Arts & Culture News

A Bookstore in Oak Cliff Is Trolling Its Customers to Trick Them Into Reading

If you've visited The Wild Detectives' Twitter this week, you may have noticed something different: shameless click bait. Instead of the usual tweets promoting events at the Oak Cliff bookstore or sharing articles on literacy, their Twitter feed is populated with "shocking facts about garlic" and a story about a British man who died taking a selfie.

We expect that kind of material from sponsored posts on Facebook, not a business that has worked since its opening in the spring of 2014 to become a sort of Dallas salon for intellectual discussion. But users who clicked through to these articles found that the "shocking garlic facts" were actually just a teaser for the book Dracula by Bram Stoker, which was presented in full at the destination site. The British man who died due to vanity? That one took you to Oscar Wilde's The Picture of Dorian Gray.

Other books included in the campaign, which began on Tuesday, Sept. 6, to celebrate National Read a Book Day, were The Prince, The Scarlet Letter and Gulliver's Travels, with more to come throughout the week. The books selected are public domain books, meaning the text can be presented in full online, for free.

"So far it’s been good," says Andres De la Casa-Huertas, brand director for The Wild Detectives. "A lot of smiley faces on Facebook. It has been shared."

Advertising company Dieste is responsible for the concept "You fell for the bait, now fall for the book." The company has offices in New York City and on Bryan Street in Dallas, where they work for clients including Miller Lite, Hershey's, AT&T, Goya Foods and now The Wild Detectives.

De la Casa-Huertas says the store has developed a happy working relationship with Dieste, who rolled out their first campaign for The Wild Detectives in March — for free. That project decorated a wall of the store, which is also a bar, with alcoholic twists on famous phrases from literature such as "Shall I compare thee to a summer ale?"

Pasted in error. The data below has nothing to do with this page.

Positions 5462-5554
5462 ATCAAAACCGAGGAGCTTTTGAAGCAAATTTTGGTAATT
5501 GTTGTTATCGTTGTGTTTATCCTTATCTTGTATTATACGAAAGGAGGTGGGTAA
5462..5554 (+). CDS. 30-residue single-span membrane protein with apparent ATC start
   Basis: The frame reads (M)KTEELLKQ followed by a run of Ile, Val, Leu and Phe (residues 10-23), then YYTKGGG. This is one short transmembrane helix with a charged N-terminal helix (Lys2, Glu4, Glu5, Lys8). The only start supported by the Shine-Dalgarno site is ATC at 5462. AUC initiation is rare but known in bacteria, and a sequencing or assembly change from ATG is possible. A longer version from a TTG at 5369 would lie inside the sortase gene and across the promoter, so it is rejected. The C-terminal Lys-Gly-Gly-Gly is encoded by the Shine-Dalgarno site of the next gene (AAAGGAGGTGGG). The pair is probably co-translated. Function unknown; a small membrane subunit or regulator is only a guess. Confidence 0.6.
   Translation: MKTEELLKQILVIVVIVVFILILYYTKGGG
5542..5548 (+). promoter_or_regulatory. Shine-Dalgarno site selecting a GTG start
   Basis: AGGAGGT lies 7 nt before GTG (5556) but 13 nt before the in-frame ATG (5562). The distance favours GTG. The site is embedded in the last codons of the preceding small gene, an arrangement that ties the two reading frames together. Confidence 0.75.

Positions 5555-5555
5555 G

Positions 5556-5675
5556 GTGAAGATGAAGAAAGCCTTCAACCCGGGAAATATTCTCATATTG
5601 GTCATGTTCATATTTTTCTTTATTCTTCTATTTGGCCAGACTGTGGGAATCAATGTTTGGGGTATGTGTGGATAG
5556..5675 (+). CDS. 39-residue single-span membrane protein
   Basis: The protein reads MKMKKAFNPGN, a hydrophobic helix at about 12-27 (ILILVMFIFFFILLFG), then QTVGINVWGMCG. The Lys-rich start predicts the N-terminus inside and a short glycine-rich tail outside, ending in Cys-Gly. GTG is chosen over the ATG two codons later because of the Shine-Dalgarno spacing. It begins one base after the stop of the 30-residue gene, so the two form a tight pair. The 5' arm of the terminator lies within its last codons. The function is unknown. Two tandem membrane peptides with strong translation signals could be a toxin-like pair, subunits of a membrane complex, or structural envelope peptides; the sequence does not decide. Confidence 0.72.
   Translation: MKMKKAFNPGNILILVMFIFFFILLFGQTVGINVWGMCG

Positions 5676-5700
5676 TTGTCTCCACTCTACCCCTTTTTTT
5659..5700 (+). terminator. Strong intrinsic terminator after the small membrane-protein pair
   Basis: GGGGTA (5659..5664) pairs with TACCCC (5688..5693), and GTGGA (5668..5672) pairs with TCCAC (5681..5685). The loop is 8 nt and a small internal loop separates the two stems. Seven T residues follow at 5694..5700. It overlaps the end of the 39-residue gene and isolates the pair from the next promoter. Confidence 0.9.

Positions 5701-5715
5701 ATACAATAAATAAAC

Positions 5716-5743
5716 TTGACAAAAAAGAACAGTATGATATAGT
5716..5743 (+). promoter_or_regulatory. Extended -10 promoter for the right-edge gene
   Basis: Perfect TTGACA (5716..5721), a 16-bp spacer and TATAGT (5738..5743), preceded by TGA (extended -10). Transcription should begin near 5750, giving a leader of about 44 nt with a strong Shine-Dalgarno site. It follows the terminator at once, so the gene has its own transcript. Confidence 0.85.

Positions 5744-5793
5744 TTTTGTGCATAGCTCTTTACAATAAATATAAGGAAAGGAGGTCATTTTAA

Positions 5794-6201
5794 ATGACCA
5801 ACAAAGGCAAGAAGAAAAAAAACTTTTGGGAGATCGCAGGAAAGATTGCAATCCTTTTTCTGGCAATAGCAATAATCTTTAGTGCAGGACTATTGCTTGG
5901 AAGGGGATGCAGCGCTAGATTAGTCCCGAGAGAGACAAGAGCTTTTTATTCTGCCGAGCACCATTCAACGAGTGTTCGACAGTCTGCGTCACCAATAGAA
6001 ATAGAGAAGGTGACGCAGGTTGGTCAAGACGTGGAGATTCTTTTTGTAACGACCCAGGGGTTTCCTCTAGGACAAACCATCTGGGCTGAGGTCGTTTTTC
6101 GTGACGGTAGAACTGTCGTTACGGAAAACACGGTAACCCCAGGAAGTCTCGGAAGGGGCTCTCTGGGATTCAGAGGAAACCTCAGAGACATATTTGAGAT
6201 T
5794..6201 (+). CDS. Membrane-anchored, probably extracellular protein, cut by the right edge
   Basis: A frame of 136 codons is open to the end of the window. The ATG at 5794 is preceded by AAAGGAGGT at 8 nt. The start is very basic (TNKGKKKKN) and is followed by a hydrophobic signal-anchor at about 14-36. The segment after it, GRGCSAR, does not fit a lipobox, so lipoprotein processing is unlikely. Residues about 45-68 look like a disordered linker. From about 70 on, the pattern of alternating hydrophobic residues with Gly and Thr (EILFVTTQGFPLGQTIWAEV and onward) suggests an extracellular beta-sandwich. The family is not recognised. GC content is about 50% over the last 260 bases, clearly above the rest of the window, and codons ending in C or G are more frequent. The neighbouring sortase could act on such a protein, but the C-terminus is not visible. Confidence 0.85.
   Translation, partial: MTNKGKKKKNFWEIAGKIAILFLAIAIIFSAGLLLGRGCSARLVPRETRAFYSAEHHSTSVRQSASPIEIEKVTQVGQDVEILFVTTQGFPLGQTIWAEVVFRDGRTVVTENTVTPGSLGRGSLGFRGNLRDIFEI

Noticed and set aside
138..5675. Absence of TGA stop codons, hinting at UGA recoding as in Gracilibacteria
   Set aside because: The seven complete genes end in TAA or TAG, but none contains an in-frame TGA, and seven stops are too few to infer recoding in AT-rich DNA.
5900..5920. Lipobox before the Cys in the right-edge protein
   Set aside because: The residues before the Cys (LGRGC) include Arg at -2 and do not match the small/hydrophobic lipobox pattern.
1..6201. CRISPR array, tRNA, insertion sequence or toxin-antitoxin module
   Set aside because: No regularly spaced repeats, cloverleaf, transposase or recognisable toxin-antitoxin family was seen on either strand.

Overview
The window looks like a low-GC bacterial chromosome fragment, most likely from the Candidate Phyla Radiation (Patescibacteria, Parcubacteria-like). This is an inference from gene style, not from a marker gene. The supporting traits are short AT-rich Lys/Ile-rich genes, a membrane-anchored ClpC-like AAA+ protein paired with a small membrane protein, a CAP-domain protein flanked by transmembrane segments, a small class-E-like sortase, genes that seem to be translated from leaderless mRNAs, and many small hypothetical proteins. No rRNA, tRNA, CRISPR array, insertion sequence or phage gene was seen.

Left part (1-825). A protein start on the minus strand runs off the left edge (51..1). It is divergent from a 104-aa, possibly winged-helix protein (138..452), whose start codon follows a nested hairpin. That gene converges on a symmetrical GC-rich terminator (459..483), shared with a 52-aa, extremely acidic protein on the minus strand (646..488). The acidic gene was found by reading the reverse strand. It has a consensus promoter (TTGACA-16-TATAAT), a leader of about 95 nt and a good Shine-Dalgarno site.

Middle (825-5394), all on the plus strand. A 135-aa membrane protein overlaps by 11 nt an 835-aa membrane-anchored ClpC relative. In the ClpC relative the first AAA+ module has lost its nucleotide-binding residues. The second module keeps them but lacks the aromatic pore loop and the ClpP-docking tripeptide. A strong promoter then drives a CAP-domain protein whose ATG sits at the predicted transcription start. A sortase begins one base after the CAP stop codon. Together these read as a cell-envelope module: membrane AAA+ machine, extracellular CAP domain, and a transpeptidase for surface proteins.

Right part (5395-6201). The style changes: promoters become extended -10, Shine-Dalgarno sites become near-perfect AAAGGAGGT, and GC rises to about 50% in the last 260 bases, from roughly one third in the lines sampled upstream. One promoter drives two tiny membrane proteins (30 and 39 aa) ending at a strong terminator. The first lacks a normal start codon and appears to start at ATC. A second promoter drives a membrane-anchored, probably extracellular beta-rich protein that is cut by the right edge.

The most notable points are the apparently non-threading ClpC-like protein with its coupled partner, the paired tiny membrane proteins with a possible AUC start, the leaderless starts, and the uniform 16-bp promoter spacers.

"For [Dieste] we’re kind of like candy, 'cause they can do whatever they want," De la Casa-Huertas says. "They come up with an idea they want to push and we pay for the production."

The stated mission of this week's click bait campaign, which they're calling "litbait," is to entice millennials into reading. But anyone who has visited The Wild Detectives knows that the store is full of young people. They are a huge driver of the store's culture, working to curate events such as poetry readings (Pandora's Box), plays (House Party Theatre) and shows (Dallas Distortion Music).

"We have a broad audience," De la Casa-Huertas says. "It’s a space for everyone. It doesn’t have to be just hyper-readers. ... These things we do, it’s not so much to make people read as it is to make reading culture more appealing. I think there’s a space to make it much more approachable and funny."

The Wild Detectives hopes to create some buzz with these campaigns, but De la Casa-Huertas says there's no clear objective except having fun. "We’re not looking for a concrete goal," he says. "It’s just a good idea that they've come up with."

It's also one of the The Wild Detectives' first forays into advertising. They've largely avoided it since word-of-mouth and social media alone have helped them to sustain very healthy foot traffic. "We don’t like old school advertising," de la Casa-Huertas says. "But these kinds of things are interesting. It creates value."

Click here to see the full campaign, consolidated in one place.
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Caroline Pritchard studied English at Kenyon College in Gambier, Ohio, and in 2012 returned to her hometown of Dallas, where she spends her free time seeking out new places to roller skate and play pinball.
Contact: Caroline North

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